4 credit card resolutions for 2013

By Jennifer Gregory

4 credit card resolutions for 2013

As I scribbled down my New Year's resolutions for 2013, I realized that my list looked a lot like those of previous years, filled with vague goals about exercising and organizing my home. It hit me that I had never actually made any resolutions specific to my finances. So I decided to make this year's list a little different.

Here are four things I resolve to do with my credit cards in 2013.

1. Research card options throughout the year

Like many consumers, I tend to get complacent and use the same credit cards without re-evaluating whether my current cards suit my situation. Issuers release new credit cards throughout the year, many featuring 0 percent offers, and new promotions on existing cards appear too, such as the seasonal bonus offers on my airline credit card. But while I've planned to compare cards in the past, the task has stayed at the bottom of my to-do list.

This year, I plan to spend a few minutes on the first Monday of each month researching credit card options to see if I need to rotate the cards in my wallet. By marking a specific date, I hope to make good use of some of the card possibilities I've ignored in the past.

2. Pay my balance in full every month

I always try to pay off my credit card every month, but there are usually a few months throughout the year when that doesn't happen. It sometimes takes us through February or March to pay off our Christmas gifts, and sometimes our summer vacation lingers on our cards a month or two longer than I would like.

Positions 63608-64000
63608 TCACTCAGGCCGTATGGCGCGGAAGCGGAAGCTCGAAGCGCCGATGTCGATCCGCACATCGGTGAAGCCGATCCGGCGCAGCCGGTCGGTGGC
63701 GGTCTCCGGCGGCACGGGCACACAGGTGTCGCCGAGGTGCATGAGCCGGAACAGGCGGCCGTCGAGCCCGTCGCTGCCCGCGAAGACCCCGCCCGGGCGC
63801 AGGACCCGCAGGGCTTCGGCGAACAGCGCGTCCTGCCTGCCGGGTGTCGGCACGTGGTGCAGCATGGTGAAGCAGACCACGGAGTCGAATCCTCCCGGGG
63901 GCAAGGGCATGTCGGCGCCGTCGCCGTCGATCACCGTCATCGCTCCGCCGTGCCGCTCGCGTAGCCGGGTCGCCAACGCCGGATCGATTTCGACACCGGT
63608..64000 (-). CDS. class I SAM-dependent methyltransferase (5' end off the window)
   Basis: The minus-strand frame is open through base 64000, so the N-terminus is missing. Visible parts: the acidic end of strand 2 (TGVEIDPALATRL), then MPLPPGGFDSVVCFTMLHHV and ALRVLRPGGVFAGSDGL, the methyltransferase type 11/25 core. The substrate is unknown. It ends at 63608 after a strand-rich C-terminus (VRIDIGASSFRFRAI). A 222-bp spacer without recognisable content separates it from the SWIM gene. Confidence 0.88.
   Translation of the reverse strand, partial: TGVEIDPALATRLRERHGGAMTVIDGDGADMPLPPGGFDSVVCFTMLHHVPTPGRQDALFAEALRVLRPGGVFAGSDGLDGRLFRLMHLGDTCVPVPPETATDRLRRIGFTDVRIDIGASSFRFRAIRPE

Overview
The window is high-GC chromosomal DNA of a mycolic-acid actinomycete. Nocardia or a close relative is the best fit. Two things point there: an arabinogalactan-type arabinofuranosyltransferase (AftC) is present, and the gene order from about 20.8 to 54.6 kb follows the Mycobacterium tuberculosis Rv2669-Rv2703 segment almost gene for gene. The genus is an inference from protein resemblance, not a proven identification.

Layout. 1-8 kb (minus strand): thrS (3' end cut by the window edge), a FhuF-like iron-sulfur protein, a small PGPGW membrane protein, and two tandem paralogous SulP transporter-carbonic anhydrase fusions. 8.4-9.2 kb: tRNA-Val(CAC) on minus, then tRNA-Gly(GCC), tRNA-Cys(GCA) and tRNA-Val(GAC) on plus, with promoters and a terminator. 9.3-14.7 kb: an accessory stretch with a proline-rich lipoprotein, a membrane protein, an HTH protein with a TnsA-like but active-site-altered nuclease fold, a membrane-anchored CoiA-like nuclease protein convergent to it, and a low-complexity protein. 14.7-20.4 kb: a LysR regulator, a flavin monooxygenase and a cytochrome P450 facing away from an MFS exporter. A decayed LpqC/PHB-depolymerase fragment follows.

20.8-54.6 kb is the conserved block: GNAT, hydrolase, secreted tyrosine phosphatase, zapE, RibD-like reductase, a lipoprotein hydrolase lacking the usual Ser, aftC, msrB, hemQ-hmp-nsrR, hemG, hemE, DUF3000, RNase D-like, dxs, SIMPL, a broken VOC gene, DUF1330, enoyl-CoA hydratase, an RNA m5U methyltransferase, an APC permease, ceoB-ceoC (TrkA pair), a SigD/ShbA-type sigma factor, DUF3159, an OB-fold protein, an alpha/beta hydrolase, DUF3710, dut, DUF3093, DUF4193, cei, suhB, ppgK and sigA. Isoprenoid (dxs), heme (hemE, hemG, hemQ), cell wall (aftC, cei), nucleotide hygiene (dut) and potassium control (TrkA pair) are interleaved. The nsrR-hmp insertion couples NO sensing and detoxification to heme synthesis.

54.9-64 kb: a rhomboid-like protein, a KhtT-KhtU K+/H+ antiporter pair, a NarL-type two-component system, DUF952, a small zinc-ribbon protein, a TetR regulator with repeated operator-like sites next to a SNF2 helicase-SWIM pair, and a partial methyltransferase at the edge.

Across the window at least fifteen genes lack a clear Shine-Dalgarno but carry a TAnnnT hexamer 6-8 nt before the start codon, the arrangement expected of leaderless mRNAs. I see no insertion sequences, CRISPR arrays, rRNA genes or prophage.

But even carrying a balance for a month or two costs me interest, which adds up over the years. In addition, keeping too large a balance on my cards for too long can impact my credit score. I resolve this year there will no exceptions to paying off my credit cards each month -- even in January.

3. Reduce my "latte" expenses

When I saw this infographic about a lifetime of daily lattes costing $311,870 (with interest), I was surprised how quickly a coffee habit can add up. But since I don't drink coffee, I didn't pay too much attention to the startling statistic.

However, a few days ago I realized that my "latte" habit is actually taking the kids out for a snack after I pick them up from school several times a week. I was shocked when I added up the costs that our ice cream cones and donuts amount to over the year. I estimated that I spend more than $800 a year on these treats. So this year, I am going to stock up at the grocery store on fun afternoon snacks and only take the kids out twice a month.

4. Use mobile wallet applications on a regular basis

A few weeks ago I downloaded the new Square mobile wallet app, but I haven't used it as regularly as I would like. While this resolution isn't as financially important as the others, I am going to make an effort to use my smart phone to pay more often and keep better track of my loyalty programs.

After reading earlier this year that consumers spend an average of $600 more a year using contactless credit cards, I will need to be careful to avoid excess spending. But in addition to saving time at the register and getting discounts only available for mobile payment users, I believe the money I save from actually using my loyalty programs -- rather than just letting those cards hang on my key-chain -- will add up throughout the year.

Keeping these pledges will take discipline, but I'm eager to take on the challenge. I'd like to not have to make the same resolutions again next December.

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